To anything that will drown out their words in my head.
And I think of nothing.
Not of the screaming and shouting and name-calling.
Not of the smell of alcohol on my mother’s breath.
Not of the sound that man’s hand makes when it slaps my mother across the face.
Not of the struggle that follows.
And definitely not of the sounds that follow after.
My mind is completely blank.
And I am all alone.
Two weeks later.
It’s my birthday.
My special day.
I turned ten today.
I’ve been waiting for this day all month.
It’s July and it’s hot outside, so I picked my favorite skirt to wear this morning. It used to be a sleeveless dress that I wore when I was five or six. It has a stretchy top with little spaghetti straps. Now, the stretchy top sits on my hips and I tuck in the straps at the side. The fabric is worn and soft and I love the colors. Kinda like a soft rainbow from light pink through purple and blue to soft green. It’s the prettiest piece of clothing I own and I only wear it for special occasions.
And since today is special, I chose my favorite skirt to wear.
I was excited for my cake and present. I was sure that this year would be different; that this year surely I would get a cake and a present.
Turning ten is a big deal.
I was so very excited.
But when I bounced down the stairs and called out for my mom, I didn’t get an answer. I checked the kitchen, but it was empty. And quiet. I went into the living room and there they were lying on the couch.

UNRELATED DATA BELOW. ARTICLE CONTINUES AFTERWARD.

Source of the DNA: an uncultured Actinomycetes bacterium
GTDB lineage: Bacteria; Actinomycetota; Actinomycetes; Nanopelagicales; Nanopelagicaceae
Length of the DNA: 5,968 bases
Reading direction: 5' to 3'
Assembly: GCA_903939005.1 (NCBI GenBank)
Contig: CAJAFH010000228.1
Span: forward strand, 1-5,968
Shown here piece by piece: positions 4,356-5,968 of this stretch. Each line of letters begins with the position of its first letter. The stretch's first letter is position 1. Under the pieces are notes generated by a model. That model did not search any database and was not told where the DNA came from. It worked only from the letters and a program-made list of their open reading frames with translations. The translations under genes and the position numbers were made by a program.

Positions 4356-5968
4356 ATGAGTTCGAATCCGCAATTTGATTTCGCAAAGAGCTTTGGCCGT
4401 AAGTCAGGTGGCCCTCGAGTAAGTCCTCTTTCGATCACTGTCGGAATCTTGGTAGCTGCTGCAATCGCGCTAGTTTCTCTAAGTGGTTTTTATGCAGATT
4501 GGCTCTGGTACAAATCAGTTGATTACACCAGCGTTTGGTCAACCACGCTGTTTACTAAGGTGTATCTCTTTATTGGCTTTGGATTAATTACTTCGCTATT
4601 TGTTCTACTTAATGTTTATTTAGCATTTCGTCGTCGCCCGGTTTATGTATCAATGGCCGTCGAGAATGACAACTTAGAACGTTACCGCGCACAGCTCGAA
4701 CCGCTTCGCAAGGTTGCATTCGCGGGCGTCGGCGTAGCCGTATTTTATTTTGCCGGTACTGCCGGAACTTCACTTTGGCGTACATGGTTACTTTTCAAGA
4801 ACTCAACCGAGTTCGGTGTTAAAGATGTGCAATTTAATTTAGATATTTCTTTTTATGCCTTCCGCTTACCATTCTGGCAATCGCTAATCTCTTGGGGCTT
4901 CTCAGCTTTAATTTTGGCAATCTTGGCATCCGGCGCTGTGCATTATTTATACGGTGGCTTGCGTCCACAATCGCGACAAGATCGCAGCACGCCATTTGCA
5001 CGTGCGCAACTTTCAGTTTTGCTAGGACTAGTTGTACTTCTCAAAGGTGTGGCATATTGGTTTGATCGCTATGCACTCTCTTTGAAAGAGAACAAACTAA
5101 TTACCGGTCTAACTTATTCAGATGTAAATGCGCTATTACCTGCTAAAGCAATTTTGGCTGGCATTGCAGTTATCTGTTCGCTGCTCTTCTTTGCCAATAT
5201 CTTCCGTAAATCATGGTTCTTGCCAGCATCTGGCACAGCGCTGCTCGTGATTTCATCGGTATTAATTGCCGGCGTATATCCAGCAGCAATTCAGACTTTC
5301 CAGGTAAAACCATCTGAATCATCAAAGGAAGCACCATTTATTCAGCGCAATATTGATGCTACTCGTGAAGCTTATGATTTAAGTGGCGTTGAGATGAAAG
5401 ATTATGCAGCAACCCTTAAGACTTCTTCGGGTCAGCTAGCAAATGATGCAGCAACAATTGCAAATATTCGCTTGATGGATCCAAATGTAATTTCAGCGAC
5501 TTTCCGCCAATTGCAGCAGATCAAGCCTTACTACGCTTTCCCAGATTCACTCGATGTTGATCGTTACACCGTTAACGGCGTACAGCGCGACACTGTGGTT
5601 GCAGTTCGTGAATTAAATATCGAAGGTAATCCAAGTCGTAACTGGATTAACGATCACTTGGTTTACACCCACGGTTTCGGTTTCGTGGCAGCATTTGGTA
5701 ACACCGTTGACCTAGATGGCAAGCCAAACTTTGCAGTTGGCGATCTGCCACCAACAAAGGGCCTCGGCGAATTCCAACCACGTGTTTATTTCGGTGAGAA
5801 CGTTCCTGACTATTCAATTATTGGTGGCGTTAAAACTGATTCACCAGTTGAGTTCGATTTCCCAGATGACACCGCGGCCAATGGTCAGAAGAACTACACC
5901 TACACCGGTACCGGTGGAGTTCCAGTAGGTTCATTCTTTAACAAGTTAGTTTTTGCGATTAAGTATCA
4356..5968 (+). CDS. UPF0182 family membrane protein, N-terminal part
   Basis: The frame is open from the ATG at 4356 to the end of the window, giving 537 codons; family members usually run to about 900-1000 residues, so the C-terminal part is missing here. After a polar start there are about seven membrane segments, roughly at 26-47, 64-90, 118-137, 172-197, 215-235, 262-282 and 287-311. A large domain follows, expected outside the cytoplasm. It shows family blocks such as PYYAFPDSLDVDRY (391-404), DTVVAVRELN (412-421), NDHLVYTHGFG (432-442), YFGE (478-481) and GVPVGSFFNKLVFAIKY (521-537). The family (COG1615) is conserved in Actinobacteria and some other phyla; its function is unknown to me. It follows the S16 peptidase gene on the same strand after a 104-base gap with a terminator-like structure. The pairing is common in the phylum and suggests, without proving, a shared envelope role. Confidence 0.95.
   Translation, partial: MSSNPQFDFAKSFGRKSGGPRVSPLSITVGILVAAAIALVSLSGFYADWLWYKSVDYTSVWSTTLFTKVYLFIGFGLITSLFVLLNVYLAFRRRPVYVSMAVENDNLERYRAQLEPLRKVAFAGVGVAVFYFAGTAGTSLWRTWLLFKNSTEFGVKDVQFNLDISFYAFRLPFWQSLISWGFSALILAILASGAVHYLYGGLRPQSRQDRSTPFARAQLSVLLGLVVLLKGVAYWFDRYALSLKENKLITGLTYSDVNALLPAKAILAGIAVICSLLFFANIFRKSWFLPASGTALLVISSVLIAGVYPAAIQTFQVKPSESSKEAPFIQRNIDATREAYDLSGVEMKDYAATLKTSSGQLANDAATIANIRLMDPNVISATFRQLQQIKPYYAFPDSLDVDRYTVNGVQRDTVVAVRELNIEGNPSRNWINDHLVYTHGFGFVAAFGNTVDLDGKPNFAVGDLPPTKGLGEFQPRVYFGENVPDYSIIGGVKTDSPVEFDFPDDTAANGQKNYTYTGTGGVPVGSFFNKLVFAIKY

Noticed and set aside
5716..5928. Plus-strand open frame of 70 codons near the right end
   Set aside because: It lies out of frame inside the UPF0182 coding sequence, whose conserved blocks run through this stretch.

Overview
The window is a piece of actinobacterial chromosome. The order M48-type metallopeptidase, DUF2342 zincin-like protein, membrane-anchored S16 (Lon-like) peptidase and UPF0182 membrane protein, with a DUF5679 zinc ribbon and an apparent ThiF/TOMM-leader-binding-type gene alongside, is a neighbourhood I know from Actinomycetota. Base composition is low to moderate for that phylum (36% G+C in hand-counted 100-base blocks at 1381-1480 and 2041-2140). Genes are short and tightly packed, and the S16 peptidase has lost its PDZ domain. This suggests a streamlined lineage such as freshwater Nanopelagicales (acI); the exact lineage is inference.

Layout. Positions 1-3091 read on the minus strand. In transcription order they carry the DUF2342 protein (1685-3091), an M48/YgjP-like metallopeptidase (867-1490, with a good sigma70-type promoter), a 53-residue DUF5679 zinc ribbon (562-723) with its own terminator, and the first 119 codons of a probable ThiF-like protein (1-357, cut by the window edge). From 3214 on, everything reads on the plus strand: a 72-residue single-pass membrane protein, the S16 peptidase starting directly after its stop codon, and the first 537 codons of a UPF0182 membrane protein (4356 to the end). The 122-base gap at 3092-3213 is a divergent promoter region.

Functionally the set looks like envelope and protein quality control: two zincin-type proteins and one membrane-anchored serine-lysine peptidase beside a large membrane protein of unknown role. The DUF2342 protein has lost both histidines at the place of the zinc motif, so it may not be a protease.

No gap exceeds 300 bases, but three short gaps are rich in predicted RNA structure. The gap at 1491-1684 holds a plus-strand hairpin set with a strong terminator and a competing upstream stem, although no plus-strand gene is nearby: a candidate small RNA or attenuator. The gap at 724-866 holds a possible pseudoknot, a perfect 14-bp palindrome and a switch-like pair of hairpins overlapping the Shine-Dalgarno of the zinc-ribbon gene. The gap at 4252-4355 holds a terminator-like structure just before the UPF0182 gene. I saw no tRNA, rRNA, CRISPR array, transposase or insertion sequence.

It looked like they were both sleeping.
The room was a mess: beer cans and cigarette butts everywhere. The smell was overwhelming and it made me scrunch my nose in disgust. My mom was only half-dressed. Her skirt had ridden up and sat around her hips and she was not wearing any panties. A man’s body was half on top of hers. He wasn’t wearing a shirt and his pants were undone. His arm was slung around my mom and his hand was holding one of her boobs. Not a pleasant sight, but nothing I hadn’t seen before. I walked over to the couch and shook my mother’s arm.
I tried again and called out, “Mom, wake up!”
They were totally out of it.
I looked around then went back into the kitchen. I didn’t see a cake anywhere. I even checked the fridge and the freezer but found nothing but beer, a jug of milk, and pop tarts.
Not even a card.
I couldn’t help but start crying. Silent tears of disappointment were running down my face. I swiped them away, but they kept coming. I couldn’t keep up.
I felt alone.
So terribly alone.
With nowhere else to go, I ran outside to escape to the woods, to sit in my cave and forget.
To spend my special day in my special place by myself.
That’s where I am right now. I am still crying and it annoys me that I can’t stop. I should have known that she would forget.
That today wasn’t a special day at all.